Part III: The final boundaries - Prahran

Prahran

  1. In Prahran the EBC aimed to allow for the diverging population trends of neighbouring electorates while following communities of interest as much as possible. The western boundary was advanced from St Kilda Road to Queens Road, partly to absorb Albert Park district’s excess numbers, while in the east Toorak was transferred to Malvern district to compensate for that district’s relatively declining numbers. In the south, areas were swapped to create a clearer boundary. There have been disparate objections to all three proposed boundaries, which are best dealt with in turn.
  2. Regarding the western boundary, several writers objected to the change from St Kilda Road to Queens Road, arguing that this would change the district’s character from a collection of established local villages to a district that is half in the CBD and lacks cohesion. The Australian Greens suggested that the pocket between Albert Road and Kings Way be restored to Albert Park, because residents would identify more with Albert Park. In contrast, the St Kilda Road Precinct and Promotion Committee suggested that the triangle between Kings Way, St Kilda Road and the Yarra River be transferred to Prahran on the ground that this area has more in common with St Kilda Road than with Albert Park.
  3. Any argument that the proposed boundary in this area would change the character of Prahran district ignores the fact that the eastern side of St Kilda Road is already in Prahran district. The Queens Road boundary unites an area that has much in common, and that is cut off from Albert Park district by Albert Park Lake. The numbers preclude the EBC from adopting the St Kilda Road Precinct and Promotion Committee’s suggestion, which would put Prahran’s enrolment well above the 10 per cent threshold. Consequently, the EBC has decided that the proposed western boundary of Prahran will stand.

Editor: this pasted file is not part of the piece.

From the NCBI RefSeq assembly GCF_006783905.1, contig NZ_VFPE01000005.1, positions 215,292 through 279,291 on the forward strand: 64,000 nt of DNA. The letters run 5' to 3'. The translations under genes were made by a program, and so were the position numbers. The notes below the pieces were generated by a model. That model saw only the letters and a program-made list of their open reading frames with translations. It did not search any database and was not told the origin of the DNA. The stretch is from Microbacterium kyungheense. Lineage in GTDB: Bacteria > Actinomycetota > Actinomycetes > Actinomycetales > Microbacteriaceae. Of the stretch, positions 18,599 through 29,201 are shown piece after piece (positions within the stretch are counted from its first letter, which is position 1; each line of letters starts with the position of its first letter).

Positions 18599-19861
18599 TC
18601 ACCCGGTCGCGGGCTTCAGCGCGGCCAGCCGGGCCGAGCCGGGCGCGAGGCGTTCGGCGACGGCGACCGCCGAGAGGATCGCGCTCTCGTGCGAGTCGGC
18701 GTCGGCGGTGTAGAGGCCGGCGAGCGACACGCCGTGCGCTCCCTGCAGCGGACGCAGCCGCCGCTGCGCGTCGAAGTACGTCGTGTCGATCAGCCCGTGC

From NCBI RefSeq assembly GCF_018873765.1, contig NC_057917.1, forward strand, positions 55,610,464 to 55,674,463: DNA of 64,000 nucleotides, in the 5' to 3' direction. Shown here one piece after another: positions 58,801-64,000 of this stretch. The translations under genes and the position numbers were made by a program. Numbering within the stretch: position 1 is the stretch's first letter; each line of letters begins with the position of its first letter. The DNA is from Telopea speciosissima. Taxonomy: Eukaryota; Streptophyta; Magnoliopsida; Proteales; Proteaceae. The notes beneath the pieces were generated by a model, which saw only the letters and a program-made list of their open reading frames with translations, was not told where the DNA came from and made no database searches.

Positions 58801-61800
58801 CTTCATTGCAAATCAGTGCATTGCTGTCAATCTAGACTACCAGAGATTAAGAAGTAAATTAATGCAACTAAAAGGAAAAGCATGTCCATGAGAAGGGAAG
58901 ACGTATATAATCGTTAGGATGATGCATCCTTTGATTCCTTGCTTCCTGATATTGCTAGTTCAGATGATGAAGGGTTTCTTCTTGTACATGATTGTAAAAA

4. In the south of the district, a group of residents of East St Kilda objected to the change of boundary from Carlisle Street to Inkerman Street, which would transfer them from Prahran district to Caulfield. They argued that Carlisle Street is the boundary between East St Kilda and Balaclava, that it is a far more used traffic artery than Inkerman Street, and that residents have a stronger affinity with progressive, diverse Windsor and Prahran than with conservative Caulfield. They were concerned that the boundary would split a cohesive community and marginalise those ending up in Caulfield. The Australian Greens supported their views, and also stated that the proposed boundary would divide the Gay, Lesbian, Bisexual, Transgender and Intersex community.
  5. The EBC cannot agree with all these arguments. The boundary between St Kilda East and Balaclava is on Inkerman Street, not Carlisle Street. Carlisle Street has a significant shopping strip, which is divided on the existing boundaries and united on the proposed boundaries. In relation to the representation of community groups, it might be argued that the proposed boundaries better capture Melbourne’s Orthodox Jewish community than the existing boundaries do.
  6. On the eastern side of the district, the EBC proposed to transfer all of Toorak from Prahran to Malvern, except for a small triangle south of the Dandenong railway line. There were two opposite responses to this change. The Australian Greens submitted that “the strength of identity for Toorak residents is such that the whole suburb should be included in Malvern”. In contrast, the Liberal Party requested that the boundary be shifted east to Grange Road, keeping the Toorak Village shopping centre in Prahran district. The Liberal submission pointed to strong links between Toorak Village and South Yarra, stating that the Village is the primary shopping strip for South Yarra residents, and that residents around the Village use services located in South Yarra. The Liberals further stated that residents of the eastern part of Toorak tended to go to shops on Glenferrie Road, Malvern rather than to Toorak Village.
  7. A number of submissions supported the Liberals’ point of view. Cr John Chandler of Stonnington City Council wrote that residents around Toorak Village “share the vibrant and cosmopolitan lifestyle of the western end of Stonnington – a more densely populated area with a community more generally composed of younger and/or single people and young families with children, many of whom attend local schools including Toorak Primary located just behind the Toorak Village”. Ms Elspeth Sharp of South Yarra wrote that Toorak Village was her local shopping area. The South Yarra Public Tenants Association stated that Toorak Primary School had long welcomed children from the housing estates. A key point is the varying housing stock in the different parts of Toorak; while the environs of Toorak Village are an area of residential apartments and worker cottages, the section east of Grange Road is characterised by larger allotments and big single houses.
  8. Considering the connections between Toorak Village and South Yarra, and the differences between Toorak Village and areas to the east, the EBC has decided to shift the boundary between Prahran and Malvern districts from Williams Road east to Grange Road.





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